New revisions to Japan’s Penal Code came into effect that will see those who insult others on the Internet punished by up to a year in prison.
A July 7 article by Kyodo News on the development reveals that online insults were already punishable by imprisonment.
However, the new revisions to the Penal Code not only increased the maximum penalty from 30 days to 1 year in jail, but fines exploded from under 10,000 yen (about US$72 USD approx.) to up to 300,000 yen (about US$2,184).
The expanded regulations came after the prominent tragedy of Hana Kimura, a wrestler and reality television star who killed herself in 2022 following a period of online bullying.
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Additionally, the statute of limitations on online insults has been tripled from one year to three years.
Kyodo says the revisions were pushed through the Japanese legislature by the ruling Liberal Democratic Party just weeks ago on June 13.
Fortunately, the law comes with a stipulation “that a review will be conducted…to determine if it unfairly restricts free speech,” Kyodo reported.
However, that review will not take effect until the later part of three years from now.
Justice Minister Yoshihisa Furukawa characterized the censorship as necessary because “acts as a deterrent,” does not serve as “an unjustified restriction on freedom of expression,” and “demonstrates the legal assessment that (cyberbullying) is a crime that should be severely dealt with.”
June 14 reporting by CNN paraphrased a Japanese Justice Department spokesperson as clarifying that “insults” is defined in the country’s Penal Code as “publicly demeaning someone’s social standing without referring to specific facts about them or a specific action.”
Japan’s legal system also considers defamation, defined as “publicly demeaning someone while pointing to specific facts,” a criminal offense, the article stated.
A global problem
The trend is not limited to Japan. In late June, reports out of the UK brought to light the widespread practice of police micromanaging citizens through the launching of “non-crime hate incident” investigations into petty squabbles.
Although the incidents have no legal penalty to them, they do appear on criminal record checks for six years and have no right of appeal.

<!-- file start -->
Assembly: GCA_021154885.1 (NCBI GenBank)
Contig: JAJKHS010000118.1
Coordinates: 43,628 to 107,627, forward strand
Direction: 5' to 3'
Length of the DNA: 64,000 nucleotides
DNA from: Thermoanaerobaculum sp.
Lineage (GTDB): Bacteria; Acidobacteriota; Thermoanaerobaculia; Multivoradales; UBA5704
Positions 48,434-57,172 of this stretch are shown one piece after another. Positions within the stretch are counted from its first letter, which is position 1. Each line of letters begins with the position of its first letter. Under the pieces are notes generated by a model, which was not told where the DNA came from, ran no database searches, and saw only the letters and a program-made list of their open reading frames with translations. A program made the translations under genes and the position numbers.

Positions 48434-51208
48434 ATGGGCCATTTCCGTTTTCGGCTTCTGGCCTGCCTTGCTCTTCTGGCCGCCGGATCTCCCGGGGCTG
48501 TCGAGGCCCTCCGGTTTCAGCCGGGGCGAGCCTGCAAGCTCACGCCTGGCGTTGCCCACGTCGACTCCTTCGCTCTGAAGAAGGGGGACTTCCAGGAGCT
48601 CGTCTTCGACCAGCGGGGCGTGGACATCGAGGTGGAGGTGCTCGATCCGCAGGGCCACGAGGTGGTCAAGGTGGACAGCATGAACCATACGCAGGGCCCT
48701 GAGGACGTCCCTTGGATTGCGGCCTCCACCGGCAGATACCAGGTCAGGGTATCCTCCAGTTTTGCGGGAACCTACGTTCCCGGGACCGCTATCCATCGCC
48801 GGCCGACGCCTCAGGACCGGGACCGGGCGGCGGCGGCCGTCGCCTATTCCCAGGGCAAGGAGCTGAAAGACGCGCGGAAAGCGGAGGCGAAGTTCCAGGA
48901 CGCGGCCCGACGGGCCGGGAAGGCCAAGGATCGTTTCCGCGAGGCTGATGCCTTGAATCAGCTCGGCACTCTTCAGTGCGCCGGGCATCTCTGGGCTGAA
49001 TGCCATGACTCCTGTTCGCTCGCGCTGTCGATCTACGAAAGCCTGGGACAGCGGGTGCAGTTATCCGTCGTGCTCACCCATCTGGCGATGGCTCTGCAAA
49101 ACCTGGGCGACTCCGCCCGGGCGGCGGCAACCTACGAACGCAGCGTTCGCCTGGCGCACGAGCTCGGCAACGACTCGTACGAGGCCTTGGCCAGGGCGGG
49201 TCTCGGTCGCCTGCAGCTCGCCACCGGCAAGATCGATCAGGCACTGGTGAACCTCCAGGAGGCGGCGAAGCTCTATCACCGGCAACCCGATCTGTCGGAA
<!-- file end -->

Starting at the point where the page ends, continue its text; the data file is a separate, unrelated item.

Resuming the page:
For example, a non-crime hate incident was launched against an unknown individual after an 11-year boy was called “shorty” and “leprechaun” in public.
And there’s also the recent case of a March campaign by German police that saw law enforcement raid the homes of more than 100 citizens during a “joint day of action” because they criticized the government on the Internet.
The sting was conducted after the government upgraded Section 188 of the Criminal Code to consider “insults, slander, and defamation of people in political life” to be “particularly punishable.”
State police bureaus were quoted as flexing at the time that, “Public officials and elected representatives are given special criminal protection under [Section]188 StGB, regardless of the political level, against hate postings.”
While the President of the Federal Criminal Police Office said in a statement in support of the crackdown, “With the day of action, we are making it clear: Anyone who posts hate messages must expect the police to be at the door afterward.”
Propaganda glorifying state sanctioned censorship of speech has also emerged. In early May, the Associated Press published a video to YouTube chronicling how the Armed Forces of Ukraine stormed the house of a man who posted messages supporting Russia on social media.
The video was called Ukraine Hunts Down ‘Traitors’ Helping Russia and completely glossed over a well documented form of domestic terrorism conducted against citizens who don’t toe the line in the form of taping them to telephone poles with their genitals exposed during public beatings.
In mid-June, the Biden administration announced its wish to crackdown on anyone who dissents online on the topic of the cost of so-called “green” or “renewable” energy sources such as wind, solar, and biomass.
White House National Climate Advisor Gina McCarthy made such statements during a June 9 propaganda segment hosted by Axios dubbed The Infodemic Age.
McCarthy said in reference to the topic of “misinformation” that, “We have to get tighter. We have to get better at communicating…And frankly, the tech companies have to stop allowing specific individuals over and over again to spread disinformation.”
McCarthy blamed opinions that differed from the central government’s on the veracity and viability of the ESG policy as stemming from “dark money” from fossil fuel companies who are “still basically trying their best to make sure that people don’t understand the challenge of climate.”